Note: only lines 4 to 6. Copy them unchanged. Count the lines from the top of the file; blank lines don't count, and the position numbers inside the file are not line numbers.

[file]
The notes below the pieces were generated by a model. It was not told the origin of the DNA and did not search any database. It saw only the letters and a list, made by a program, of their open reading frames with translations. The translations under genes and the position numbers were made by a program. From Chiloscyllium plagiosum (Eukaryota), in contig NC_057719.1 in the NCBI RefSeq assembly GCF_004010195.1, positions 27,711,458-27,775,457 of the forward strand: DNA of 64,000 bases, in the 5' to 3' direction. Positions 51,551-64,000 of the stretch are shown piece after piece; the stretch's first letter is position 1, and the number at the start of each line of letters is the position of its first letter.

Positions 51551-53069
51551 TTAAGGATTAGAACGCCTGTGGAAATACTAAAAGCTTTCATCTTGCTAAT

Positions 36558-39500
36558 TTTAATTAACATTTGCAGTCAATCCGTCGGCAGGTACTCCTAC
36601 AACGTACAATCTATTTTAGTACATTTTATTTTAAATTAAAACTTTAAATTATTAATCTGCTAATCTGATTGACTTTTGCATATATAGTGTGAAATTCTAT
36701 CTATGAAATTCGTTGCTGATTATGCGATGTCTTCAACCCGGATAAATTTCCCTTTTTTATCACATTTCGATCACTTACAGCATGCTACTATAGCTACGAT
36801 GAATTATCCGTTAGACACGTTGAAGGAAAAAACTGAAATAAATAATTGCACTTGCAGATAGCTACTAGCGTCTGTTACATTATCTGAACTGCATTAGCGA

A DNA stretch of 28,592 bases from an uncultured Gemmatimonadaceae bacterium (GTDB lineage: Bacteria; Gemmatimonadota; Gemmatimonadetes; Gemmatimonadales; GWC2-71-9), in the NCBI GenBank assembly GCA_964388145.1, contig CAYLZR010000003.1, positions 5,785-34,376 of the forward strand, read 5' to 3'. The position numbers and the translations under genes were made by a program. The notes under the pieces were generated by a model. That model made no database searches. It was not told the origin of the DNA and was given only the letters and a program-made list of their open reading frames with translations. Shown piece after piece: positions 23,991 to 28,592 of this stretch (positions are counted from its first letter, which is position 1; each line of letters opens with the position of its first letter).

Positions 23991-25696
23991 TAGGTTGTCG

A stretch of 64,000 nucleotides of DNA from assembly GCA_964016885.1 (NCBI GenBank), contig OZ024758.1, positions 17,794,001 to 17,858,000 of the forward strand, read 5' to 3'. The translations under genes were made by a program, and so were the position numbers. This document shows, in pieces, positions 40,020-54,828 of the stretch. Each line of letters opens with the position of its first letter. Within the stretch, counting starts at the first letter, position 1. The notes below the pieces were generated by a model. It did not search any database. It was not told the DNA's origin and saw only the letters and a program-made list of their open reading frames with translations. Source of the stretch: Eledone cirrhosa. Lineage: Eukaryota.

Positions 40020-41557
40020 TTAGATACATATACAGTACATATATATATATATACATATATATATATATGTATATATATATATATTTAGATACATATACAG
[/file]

Positions 36558-39500
36558 TTTAATTAACATTTGCAGTCAATCCGTCGGCAGGTACTCCTAC
36601 AACGTACAATCTATTTTAGTACATTTTATTTTAAATTAAAACTTTAAATTATTAATCTGCTAATCTGATTGACTTTTGCATATATAGTGTGAAATTCTAT